November 27, 2021

Grand Forks TV

video for Grand Forks BC

Things you don’t see in the local newspapers today

eveing_sun_partial_logoAs I review the 1910 May 28th Evening Sun I’m struck by the public unveiling of personal details. And things that appear in print that show how things have changed . . . at least in the press.

This piece was on the front page:

Husband Follows Wife

There was a flurry of excitement and expectancy on Friday morning at the Great Northern station as R. Millward boarded the train for Spokane. As Mrs. Millward departed for Marcus in the company of Mr. Millward’s employer on the previous day, everybody here expect to hear of trouble down the line in the course of a day or two.

With the exception of a few merchants, no one in this mourn the departure of these people.

While you might see tabloids crowing about the shenanigans of public figures, today many would find seeing this sort of reportage in a local newspaper to be an intrusion on the private lives of private people – and airing of dirty laundry in public.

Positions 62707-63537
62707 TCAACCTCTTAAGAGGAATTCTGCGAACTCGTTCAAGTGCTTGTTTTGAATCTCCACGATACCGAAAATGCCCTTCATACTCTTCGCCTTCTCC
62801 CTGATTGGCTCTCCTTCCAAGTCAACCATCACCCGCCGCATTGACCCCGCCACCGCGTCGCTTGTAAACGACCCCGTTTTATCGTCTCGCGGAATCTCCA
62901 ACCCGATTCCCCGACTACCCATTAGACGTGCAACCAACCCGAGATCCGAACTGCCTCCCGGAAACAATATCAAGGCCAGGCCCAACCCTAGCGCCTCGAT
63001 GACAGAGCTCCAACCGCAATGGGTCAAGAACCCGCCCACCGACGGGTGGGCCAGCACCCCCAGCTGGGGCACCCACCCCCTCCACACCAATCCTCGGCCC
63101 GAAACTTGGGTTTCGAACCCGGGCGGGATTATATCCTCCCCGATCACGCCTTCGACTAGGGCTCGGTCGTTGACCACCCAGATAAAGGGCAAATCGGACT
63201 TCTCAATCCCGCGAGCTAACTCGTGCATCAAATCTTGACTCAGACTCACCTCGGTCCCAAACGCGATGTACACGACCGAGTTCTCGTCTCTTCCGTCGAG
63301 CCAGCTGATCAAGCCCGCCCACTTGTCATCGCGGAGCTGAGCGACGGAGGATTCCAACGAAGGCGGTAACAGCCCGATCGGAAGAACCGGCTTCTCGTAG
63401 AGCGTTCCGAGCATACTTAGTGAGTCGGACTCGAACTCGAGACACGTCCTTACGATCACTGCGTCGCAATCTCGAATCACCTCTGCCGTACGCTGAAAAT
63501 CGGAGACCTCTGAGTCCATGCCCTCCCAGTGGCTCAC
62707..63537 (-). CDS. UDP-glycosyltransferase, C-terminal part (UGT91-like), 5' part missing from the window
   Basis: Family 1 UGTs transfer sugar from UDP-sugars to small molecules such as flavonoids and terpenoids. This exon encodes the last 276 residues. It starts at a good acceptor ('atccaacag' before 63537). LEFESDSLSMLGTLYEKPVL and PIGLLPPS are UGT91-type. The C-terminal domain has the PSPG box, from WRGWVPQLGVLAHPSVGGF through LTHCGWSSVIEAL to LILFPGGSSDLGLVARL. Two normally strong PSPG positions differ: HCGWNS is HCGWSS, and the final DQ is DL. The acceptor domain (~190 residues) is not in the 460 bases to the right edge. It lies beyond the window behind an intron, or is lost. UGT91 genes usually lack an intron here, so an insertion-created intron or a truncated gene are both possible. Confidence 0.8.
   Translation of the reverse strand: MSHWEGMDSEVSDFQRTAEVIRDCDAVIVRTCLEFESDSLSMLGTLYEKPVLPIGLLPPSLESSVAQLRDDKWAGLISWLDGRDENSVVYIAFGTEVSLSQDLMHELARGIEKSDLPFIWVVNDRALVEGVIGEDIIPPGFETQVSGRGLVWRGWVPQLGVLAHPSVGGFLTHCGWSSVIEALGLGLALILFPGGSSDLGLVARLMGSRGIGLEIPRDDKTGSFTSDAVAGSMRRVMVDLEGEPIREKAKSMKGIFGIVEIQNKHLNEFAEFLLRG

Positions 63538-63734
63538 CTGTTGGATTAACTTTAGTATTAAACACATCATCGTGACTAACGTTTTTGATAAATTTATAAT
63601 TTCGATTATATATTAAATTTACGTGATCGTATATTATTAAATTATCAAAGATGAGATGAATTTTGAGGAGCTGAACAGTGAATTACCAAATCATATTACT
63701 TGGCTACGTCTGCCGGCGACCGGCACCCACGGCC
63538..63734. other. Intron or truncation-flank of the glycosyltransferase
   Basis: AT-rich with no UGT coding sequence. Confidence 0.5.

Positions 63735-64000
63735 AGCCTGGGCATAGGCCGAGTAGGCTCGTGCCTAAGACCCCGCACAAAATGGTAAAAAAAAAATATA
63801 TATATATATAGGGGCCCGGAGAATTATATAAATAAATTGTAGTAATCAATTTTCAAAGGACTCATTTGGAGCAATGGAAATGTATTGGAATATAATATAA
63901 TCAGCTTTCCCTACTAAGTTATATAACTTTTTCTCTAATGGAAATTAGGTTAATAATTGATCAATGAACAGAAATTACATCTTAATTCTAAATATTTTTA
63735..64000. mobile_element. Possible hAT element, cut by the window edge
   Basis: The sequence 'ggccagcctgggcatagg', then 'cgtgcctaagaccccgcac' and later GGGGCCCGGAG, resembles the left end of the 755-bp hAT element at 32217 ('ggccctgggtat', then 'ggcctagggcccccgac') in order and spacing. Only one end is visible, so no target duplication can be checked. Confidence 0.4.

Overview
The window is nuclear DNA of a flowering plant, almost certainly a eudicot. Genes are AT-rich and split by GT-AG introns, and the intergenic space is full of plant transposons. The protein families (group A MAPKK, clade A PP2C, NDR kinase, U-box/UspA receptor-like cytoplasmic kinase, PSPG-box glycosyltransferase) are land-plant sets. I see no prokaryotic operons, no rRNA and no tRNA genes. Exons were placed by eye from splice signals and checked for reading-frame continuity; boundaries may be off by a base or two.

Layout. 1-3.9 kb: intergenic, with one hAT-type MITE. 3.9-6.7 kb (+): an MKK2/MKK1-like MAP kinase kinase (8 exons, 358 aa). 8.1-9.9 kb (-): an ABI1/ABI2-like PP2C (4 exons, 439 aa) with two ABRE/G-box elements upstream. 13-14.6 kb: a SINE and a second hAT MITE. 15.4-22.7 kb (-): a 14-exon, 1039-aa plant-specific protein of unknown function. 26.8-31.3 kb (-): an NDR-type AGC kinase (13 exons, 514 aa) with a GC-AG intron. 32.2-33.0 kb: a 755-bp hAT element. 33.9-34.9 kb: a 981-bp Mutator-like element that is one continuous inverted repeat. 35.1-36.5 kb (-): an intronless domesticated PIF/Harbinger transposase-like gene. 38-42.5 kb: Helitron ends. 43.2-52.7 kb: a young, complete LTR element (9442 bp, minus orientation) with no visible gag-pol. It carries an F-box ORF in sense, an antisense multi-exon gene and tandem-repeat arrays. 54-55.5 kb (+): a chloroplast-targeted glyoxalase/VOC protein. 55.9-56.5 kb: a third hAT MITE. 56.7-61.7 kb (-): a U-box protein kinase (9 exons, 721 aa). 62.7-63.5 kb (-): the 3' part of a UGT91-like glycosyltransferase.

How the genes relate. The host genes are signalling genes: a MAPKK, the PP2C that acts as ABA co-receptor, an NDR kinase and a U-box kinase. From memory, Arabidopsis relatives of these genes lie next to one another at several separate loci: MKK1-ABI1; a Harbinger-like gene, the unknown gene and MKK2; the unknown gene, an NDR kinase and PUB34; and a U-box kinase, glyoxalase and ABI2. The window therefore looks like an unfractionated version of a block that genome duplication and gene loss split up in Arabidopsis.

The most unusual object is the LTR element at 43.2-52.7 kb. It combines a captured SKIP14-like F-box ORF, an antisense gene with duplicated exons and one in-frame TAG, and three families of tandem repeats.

Similarly what we see as bigotry of a nasty sort was fair game for discussion by religious youth groups 106 years ago as this posting points out:

Resolved; that it is to the best interests of Canada to exclude the Japanese, Chinese and Hindoos, is the subject chosen for debating by the Young Peoples’ societies of the Methodist and Presbyterian churches On the night of June 8 the two societies and their friends will meet in Knox church to discuss the problem stated and to have a social time.

You can visit this strange place vicariously through the pages of the Old Newpapers we bring to you every week.